The Glittering World by Robert Levy (4 out of 5)
Another book I received from Wendy at Simon & Schuster. (Thank you, Wendy, for sending me everything I email you about!). I liked the premise of it when I was reading the monthly newsletter, but even more obviously, I loved that cover. Look at it. It’s gorgeous. Look at it. Again.
Ok. Now that the obligatory fawning over the cover has passed; time to get to the review. I enjoyed this book, first and foremost, because of the format of the writing. Each of the friends has a part of the book to tell their story. I LOVE books like that, because I don’t often encounter books like that. I also loved the entire storyline. And Robert Levy, I wait for your next book with eager anticipation. (It’s going up on the recommends when the copies I ordered come in). I really thought this was going to be some redux of something I’ve seen on a show on the Sy-Fy channel or an imitation of a Ishiguro novel dancing with some Dean Koontz in the night. No, it’s completely original in its thought and execution. And in this day of books being written that sound alarmingly like other books previously written, what a cool splash of water this novel was.
Michael “Blue” Whitley is the “hot” chef on the rise in New York. He goes back to his hometown, in a rural Canadian community, with his three friends. A getaway, or a chance to recapture a potentially scarring experience, though? When he was younger, Blue and another kid went missing in the spooky Starling Cove, for weeks. Blue reappeared, and his mother took him and fled to America, leaving what happened behind. Blue doesn’t remember this, and not only does it frustrate him, but his sense of whom he really is becomes seriously challenged as a result. What happened to him? What happened to the other child? Why is it a secret, seemingly kept from him until he’s an adult and a success in his own right? Questions abound. And that’s where the friends come in. Blue’s three closest friends in his life; Elisa (NOT a Frozen character, but of course, that’s what I envisioned as I read it. Stupid movie!), who was his right-hand accomplice in all things, her loyal husband Jason, and Gabe, who works with Blue now and is a friend who may have feelings for Blue underneath that steadfast friendly loyalty, work with Blue to try to find out what happened back then. They don’t go through this process unscathed, as their own secretive pasts and current demons are brought to the surface while trying to unravel whatever Blue encountered back then in Starling Cove, and the indigenous people living on that lonely little island who still inhabit it in the current time (Levy calls them “The Other Kind”, and oh boy, is that an appropriate moniker). Things take on a higher level of importance when Blue and Elisa suddenly disappear while trying to figure out what the hell went down. The book then takes on more of a narrative from the viewpoint of Gabe, who clearly has a love of Blue that goes beyond normal friendship. All of these friends get a shot at telling their story- the book is divided up into four sections. I can’t tell you how important that is to the execution of the plot. I will tell you that once Blue and Elisa are done with their side of things, their voices aren’t heard from as far as the telling of the story- THAT did bother me. In fact, it’s probably the thing that tipped it from 5 stars to 4 stars. I felt like there should be more from the main character and his comrade, but instead, it shifts focus to Gabe and Jason sorting out the puzzle pieces that are left without the presence of Blue and Elisa..which, again, given the twists and turns of the plot, suit fine. I’m just a sucker for a great character, and I immediately connected with Blue. Oh well. I could bitch about it endlessly, but I can’t because the setup, the execution, and the aftermath, well, what a damn fabulous book. No joke.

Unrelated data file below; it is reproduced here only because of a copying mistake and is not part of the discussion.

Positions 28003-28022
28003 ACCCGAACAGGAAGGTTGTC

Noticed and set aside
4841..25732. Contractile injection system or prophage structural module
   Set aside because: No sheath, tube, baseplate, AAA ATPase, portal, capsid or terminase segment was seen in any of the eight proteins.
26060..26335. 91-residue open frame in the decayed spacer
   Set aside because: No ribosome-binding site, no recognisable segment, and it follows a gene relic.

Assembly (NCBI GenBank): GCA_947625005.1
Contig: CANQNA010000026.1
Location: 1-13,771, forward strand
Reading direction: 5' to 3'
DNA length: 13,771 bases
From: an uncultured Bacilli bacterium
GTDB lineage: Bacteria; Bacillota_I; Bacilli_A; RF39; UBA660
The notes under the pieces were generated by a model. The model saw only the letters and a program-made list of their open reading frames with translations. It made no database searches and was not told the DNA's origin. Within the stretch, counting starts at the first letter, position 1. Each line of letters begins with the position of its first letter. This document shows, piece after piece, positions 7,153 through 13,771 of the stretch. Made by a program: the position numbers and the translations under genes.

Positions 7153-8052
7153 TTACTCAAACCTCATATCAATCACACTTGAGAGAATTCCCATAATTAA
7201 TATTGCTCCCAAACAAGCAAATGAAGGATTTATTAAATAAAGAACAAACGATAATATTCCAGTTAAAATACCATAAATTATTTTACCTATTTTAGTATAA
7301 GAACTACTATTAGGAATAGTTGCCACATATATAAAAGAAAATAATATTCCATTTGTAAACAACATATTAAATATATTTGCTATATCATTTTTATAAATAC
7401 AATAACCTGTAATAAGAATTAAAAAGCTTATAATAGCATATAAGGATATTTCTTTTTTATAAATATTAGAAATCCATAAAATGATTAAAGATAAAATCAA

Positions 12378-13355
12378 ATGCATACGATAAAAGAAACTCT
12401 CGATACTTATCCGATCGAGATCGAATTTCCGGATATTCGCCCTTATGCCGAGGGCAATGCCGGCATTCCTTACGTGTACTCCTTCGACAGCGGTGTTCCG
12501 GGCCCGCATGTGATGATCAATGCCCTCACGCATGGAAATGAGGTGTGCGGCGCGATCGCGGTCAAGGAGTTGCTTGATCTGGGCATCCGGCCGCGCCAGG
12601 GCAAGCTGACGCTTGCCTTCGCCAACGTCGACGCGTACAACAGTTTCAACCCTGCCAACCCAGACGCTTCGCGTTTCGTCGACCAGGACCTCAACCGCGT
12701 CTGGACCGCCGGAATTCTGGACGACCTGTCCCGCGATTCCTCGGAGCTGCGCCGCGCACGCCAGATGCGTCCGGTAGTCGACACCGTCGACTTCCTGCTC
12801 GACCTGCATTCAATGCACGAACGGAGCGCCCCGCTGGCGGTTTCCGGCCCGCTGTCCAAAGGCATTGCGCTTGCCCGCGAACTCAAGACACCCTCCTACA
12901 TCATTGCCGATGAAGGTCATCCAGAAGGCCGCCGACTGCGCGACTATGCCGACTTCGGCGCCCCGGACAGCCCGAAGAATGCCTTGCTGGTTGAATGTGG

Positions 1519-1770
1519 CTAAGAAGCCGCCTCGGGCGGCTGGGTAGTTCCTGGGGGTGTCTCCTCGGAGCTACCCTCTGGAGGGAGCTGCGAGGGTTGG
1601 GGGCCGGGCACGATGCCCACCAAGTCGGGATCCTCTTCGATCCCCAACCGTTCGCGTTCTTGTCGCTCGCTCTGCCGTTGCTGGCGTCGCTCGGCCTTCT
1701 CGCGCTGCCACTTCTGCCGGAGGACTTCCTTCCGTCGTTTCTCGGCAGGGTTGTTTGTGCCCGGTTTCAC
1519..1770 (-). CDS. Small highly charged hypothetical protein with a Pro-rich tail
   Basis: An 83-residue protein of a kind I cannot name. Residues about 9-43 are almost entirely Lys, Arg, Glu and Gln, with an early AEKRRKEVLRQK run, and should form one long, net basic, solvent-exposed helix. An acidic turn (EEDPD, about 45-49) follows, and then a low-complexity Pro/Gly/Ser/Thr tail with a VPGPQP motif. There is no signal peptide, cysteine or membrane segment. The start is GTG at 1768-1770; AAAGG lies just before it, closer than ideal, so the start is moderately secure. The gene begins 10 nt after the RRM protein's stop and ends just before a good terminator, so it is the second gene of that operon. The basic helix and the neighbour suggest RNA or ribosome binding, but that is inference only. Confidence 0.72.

I’ve seen this compared (on the book and on reviews) to Neil Gaiman, Scott Smith, and Jason Mott. Well, Neil Gaiman is in his whole category, or in this case, a Starling Cove of his own making. Scott Smith’s titles scared the crap out of me. Jason Mott, I didn’t read, and have no intention of doing so. I cannot compare this to any of those authors. I can say that it really reminded me of Kazuo Ishiguro with some Dean Koontz and maybe a dash of Margaret Atwood. It did NOT scare the living bejesus out of me because I was too busy trying to figure out all of the twists and turns. And they are not roller-coaster twists and turns, they are well thought out and plotted literary twists and turns. I love those so much more than the fantasy horror types (as referenced by the Scott Smith analogy), so feeds my hesitation in comparing it to those authors. The supernatural aspect reminded me a ton of the Dean Koontz books I have read, and as we know, I’m a big fan of Dean Koontz, so that’s where my happy switch was flipped. I liked that this was an intelligent read, as opposed to “jump out of your skin” chills. Not that there’s anything wrong with that! It’s just not my bag. So yes, if you want to read something with a lot more thought bending and building block puzzles behind the eventual destination, this is the book to read. I seriously cannot wait to recommend it to anyone who wants a book that is not at all like anything I have read in a long, long time. Well done, Robert Levy, well done.